My first pair of glasses had gold metal frames that were squashed into two little hexagons, and filled with already embarrassingly thick lenses. When I put them on, suddenly everyone else saw me clearly. They began to notice my dated hand-me-downs, my awkwardness, my skinny legs.  I started to hear whispers about birthday parties to which I was not invited, and once-good friends meandered away at recess. Those that didn’t, stole my hat and buried it, or worse, called me “Miss Mature.” My social circle slowly dwindled to one friend who insisted we play Dog, galloping up and down the stairs of her house on all fours. I appreciated her loyalty, but found her game babyish and tiresome.

Meanwhile, I tried to do well academically while flying under the social radar. I just wanted to survive and move on to junior high.

Then, in sixth grade, Mrs. Crouch sat me next to a kid I’ll call Larry.

Larry was on the scrawny side, and pale as a potato chip like me, but there the resemblance ended. As class clown, he had lots of charisma and loads of friends, but no desire to do anything but ‘get by’ academically. Larry had little time for things like geometry and state reports because he was busy with his super top-secret notebook. He carried it everywhere: a tiny red spiral-bound steno, which he filled with juicy details about the girls he liked, and then tucked in his back pocket for safekeeping. At recess, the popular girls would speculate about which of them had made his list, and what he might say about each one.

Clearly, he and I could not have been more different. The bizarre thing was, Larry and I got on spectacularly well.

For one thing, he was damn funny. I recall the giddy joy of watching the faces he made behind Mrs. Crouch’s back, and hearing him parrot her most annoying remonstrations.  I suspect we would not have gotten on so well if we had had a more palatable teacher.

“Who belongs to this ink pen??!!” she barked, waving it in our faces.

“Do not wipe your nose waste under the desk!”

Mrs. Crouch had a very prominent, pointy nose, which went well with her daily barrage of tedious teacher speak. She constantly lamented our lack of respect, and lectured endlessly about how much time we wasted messing about in line. We would all have to miss recess if one person spoke, or burped, or snuck a drink on the way to the music room.

Listening to her drone on and on seemed like the real time-waster to us.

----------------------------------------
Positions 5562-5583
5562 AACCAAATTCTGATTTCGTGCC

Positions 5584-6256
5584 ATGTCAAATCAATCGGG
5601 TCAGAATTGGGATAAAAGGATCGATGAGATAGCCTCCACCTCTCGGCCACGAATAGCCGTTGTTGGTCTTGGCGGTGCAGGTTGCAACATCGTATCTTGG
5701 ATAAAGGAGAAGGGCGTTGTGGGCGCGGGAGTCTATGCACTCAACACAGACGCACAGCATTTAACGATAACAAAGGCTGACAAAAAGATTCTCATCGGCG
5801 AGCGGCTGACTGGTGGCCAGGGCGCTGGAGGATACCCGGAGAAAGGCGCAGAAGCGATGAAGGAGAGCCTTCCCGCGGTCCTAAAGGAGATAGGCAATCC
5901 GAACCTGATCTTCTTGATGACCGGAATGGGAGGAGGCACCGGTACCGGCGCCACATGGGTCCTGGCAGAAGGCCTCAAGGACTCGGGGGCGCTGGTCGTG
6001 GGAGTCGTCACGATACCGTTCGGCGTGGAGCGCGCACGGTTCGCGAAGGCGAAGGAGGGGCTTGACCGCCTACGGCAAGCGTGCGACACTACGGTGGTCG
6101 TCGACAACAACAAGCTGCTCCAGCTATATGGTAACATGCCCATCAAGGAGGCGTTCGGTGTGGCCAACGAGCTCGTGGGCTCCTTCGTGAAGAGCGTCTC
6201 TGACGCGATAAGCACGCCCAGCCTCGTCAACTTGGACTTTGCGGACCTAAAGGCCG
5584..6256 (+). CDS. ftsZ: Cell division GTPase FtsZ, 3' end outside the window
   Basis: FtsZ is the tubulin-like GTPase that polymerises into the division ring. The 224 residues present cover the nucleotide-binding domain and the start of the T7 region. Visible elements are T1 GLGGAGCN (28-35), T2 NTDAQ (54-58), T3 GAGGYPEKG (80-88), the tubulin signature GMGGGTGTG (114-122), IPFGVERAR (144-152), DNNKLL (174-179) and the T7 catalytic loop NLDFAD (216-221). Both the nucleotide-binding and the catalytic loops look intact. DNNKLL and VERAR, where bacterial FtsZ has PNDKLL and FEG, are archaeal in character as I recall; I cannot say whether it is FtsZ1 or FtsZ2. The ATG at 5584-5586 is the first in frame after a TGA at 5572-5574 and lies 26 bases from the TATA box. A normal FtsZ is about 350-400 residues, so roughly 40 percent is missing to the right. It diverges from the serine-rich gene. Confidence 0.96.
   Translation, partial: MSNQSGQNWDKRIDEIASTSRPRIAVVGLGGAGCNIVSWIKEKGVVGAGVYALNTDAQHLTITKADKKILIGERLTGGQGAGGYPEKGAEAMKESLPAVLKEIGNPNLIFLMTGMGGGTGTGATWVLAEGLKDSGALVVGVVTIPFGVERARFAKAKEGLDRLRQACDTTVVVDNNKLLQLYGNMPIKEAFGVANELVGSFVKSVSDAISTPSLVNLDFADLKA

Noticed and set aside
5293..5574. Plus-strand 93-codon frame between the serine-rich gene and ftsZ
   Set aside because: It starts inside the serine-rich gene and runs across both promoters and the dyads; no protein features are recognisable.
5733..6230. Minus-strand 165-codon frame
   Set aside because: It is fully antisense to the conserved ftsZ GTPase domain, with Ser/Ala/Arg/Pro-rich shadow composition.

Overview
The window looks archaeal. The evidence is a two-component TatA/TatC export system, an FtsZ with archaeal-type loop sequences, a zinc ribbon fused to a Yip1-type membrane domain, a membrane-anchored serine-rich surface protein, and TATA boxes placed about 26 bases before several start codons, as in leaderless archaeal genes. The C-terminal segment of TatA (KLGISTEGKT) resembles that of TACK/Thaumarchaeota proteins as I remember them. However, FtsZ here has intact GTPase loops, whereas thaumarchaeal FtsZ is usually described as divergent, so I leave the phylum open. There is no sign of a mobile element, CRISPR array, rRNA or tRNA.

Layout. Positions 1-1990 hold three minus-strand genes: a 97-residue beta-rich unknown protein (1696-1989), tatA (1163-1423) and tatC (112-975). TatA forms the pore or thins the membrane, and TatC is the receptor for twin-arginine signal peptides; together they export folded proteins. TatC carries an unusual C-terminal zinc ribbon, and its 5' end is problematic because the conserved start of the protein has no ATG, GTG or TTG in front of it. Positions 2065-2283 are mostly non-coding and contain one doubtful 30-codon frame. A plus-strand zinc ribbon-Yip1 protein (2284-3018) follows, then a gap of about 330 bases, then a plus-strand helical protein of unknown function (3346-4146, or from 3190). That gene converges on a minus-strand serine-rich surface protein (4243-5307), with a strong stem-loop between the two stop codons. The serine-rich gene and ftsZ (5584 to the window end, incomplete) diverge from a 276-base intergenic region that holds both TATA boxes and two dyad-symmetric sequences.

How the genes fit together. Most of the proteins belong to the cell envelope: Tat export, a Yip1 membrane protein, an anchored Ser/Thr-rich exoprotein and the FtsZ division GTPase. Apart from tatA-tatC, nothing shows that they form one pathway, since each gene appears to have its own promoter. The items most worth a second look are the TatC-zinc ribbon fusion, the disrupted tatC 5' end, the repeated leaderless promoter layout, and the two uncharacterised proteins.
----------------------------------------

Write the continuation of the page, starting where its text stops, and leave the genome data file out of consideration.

Larry and I began to tune her out and do our own thing; we became allies.

Perhaps because I had no one to tell, Larry showed me his super top-secret notebook of girls, something he hadn’t even shown his closest friends. I found out that he liked Teresa because of her strong legs and perky boobs. He liked Becky for her great dimply smile and her athletic ability. Bethany had a tight little butt and a great sense of humor. Page after page of hormone-dosed, haiku-like lists of infatuation. In all, there were about fifteen girls for whom he pined, but not one would he ask out, not in a million years. I’m still not sure why.

When we would get caught discussing his notes, Mrs. Crouch would say, “What are you doing? Making a date for tomorrow??” And then she would laugh at our discomfort and embarrassment.

Resentment grew.

Larry and I started a new notebook: “The 50 Things We Hate Most about Mrs. Crouch.”

  1. Her sensible shoes.
  2. The way she calls pens “ink pens.” Is there some other kind?
  3. ??

I wish I could remember the rest. All I remember is how great it felt to retaliate with a pencil and paper. We never made it to fifty, of course. She wasn’t that bad.

The last month of school, Larry’s good friend Kenneth was seated in front of us. Sometimes he chatted and goofed around with Larry, but the bulk of his free time was reserved for making my life miserable.

He would poke me with his pencil.

“Miss Mature,” he said repeatedly, trying to get a rise out of me. I would pretend to be engrossed in my work, and then roll my eyes at Larry when he wasn’t looking. He would shrug. I knew where his alliances lay, and I understood.

Eventually Kenneth would tire of that game, though. Turning back around, he would tip his chair slowly, slowly, until his greasy head rested on my desk. I could no longer pretend to do my work.

“Ah! Miss Mature! Your desk is sooooo comfy,” he cooed.

Strangely, Mrs. Crouch never seemed to witness his egregiously annoying behavior; for once I would have appreciated one of her mind-numbing lectures. At least he would have had to sit up.